A person can be liable for patent infringement when he or she
makes a product that includes all the features found in the
patent's claim or claims. Similarly, a person is infringing a
patent when he or she carries out all the steps found in a patent
claim for a process. But what if a person only performs half the
steps found in a process claim, and induces another party to do the
rest? Who, if anyone, is to blame when there are many parties
involved in infringing on a patented process? Traditionally, United
States courts have required that a single party carry out all steps
before there can be liability for patent infringement. But there
may soon be new answers to these questions.
If you have streamed video online,
or even visited a popular website, it's likely that a Content
Delivery Network (CDN) was used to help provide a smooth streaming
experience. CDNs are inherently distributed systems: they involve
many replicated nodes at diverse locations, and typically involve
multiple parties such as a content provider and CDN
Distributed systems like a CDN pose
special challenges for prospective patentees. A desirable patent
claim is one that can be infringed by a single party, but, as
described above, such a claim can be difficult to craft when
considering a distributed system. Often, a claim like this has many
steps (typically required so that the claim is novel and unobvious
in view of the prior art) to be patentable. Having more steps in a
claim increases the likelihood that multiple parties are covered by
activities that fall within the claim.
Akamai Technologies faced such a
problem. Akamai obtained a US patent directed to a CDN system,
which claimed a method that involved placing content on replicated
servers, and modifying the content provider's web page to
direct browsers to the replicated servers. Limelight Networks,
which operates a competing CDN, also placed content on replicated
servers. However, in Limelight's system, it was up to the
content provider to modify the web page.
Akamai accused Limelight of inducing
infringement of its patent. Limelight argued that there was no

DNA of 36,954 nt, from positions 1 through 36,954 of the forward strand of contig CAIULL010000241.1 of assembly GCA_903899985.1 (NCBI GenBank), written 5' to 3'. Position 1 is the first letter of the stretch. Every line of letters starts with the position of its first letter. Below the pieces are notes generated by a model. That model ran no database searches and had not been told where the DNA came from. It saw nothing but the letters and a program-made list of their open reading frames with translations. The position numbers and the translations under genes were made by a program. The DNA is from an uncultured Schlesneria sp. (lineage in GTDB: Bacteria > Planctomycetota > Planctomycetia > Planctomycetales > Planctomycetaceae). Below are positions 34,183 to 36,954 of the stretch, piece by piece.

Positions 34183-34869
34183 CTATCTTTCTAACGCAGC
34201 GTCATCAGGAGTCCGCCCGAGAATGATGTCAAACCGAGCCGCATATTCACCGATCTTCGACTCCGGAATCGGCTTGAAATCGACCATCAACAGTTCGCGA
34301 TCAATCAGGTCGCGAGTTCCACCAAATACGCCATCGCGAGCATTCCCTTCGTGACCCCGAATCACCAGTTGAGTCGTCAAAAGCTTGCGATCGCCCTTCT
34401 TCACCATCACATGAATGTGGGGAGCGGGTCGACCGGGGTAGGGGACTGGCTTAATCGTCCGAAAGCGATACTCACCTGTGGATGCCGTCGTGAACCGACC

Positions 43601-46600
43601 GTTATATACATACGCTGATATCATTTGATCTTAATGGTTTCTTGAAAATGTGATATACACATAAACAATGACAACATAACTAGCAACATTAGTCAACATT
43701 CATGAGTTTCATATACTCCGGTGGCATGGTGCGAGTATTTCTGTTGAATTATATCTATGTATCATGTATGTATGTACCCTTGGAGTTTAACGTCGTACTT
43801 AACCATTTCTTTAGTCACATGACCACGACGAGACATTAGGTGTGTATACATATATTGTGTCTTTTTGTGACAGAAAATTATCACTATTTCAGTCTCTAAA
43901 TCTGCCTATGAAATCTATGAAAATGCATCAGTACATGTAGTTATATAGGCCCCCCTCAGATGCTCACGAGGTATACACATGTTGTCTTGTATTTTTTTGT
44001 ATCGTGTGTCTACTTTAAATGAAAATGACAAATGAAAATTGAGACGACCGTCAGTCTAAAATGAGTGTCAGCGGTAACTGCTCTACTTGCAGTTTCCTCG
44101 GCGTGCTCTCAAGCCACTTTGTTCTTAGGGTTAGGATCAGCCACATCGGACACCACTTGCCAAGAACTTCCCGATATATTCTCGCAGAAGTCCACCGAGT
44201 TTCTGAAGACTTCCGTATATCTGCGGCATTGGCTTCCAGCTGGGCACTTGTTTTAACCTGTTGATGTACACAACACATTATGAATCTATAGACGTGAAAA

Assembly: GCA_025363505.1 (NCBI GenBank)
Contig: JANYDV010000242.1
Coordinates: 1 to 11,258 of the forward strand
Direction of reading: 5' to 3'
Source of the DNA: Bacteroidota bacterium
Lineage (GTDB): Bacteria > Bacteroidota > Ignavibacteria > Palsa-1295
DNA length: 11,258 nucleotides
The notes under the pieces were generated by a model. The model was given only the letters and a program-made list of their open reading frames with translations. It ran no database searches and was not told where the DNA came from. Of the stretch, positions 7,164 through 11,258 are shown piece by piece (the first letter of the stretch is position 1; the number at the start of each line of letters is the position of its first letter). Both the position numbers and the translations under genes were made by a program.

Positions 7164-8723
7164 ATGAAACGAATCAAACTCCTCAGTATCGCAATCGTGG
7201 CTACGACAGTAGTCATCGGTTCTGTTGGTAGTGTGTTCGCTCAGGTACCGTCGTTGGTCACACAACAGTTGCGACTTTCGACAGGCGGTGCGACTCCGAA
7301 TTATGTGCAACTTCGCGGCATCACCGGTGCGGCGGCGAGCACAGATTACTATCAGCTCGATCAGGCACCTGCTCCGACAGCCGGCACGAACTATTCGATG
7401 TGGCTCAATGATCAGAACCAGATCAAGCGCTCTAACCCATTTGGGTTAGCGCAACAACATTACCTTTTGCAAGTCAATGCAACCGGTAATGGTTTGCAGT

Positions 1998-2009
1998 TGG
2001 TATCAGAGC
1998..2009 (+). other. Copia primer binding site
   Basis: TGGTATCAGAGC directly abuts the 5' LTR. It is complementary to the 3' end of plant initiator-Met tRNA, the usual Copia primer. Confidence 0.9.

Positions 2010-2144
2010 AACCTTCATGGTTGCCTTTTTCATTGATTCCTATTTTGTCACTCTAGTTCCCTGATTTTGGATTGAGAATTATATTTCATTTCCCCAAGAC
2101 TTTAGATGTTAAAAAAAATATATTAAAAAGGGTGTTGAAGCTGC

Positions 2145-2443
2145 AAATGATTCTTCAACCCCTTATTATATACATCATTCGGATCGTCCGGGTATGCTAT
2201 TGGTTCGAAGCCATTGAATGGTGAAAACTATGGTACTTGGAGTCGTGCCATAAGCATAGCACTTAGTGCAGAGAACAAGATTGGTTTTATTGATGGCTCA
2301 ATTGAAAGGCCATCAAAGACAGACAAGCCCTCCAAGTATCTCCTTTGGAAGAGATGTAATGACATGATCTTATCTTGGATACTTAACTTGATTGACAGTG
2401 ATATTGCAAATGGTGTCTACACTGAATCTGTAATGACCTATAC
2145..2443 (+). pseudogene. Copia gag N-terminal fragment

infringement, direct or induced, as no single party performed all
the steps claimed in the patent.
Nevertheless, a slim majority of the
Court of Appeals for the Federal Circuit broke from precedent and
found that there had been induced infringement. The Court reasoned
that requiring a single party to perform all steps of a claimed
method would allow wrongdoers to escape liability if they can
successfully divide the infringing activity among multiple
This considerably broadens the
induced infringement doctrine, as it means that now there can still
be inducement even if multiple parties are involved, so long as
they collectively perform all of the claimed steps.
The United States Supreme Court has
now taken this issue up for consideration and a decision is
expected in the coming months. Limelight, and many other companies,
argue that the looser standard espoused by the Federal Circuit
would create a great deal of uncertainty, and open up parties to
liability in unforeseen ways. This will be a case to watch.
The content of this article is intended to provide a general
guide to the subject matter. Specialist advice should be sought
about your specific circumstances.
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A recent Saskatchewan Court of Queen's Bench decision allowed a court-appointed receiver to sell and transfer intellectual property rights free and clear of encumbrances, finding that a license to use improvements of an invention was a contractual interest and not a property interest.
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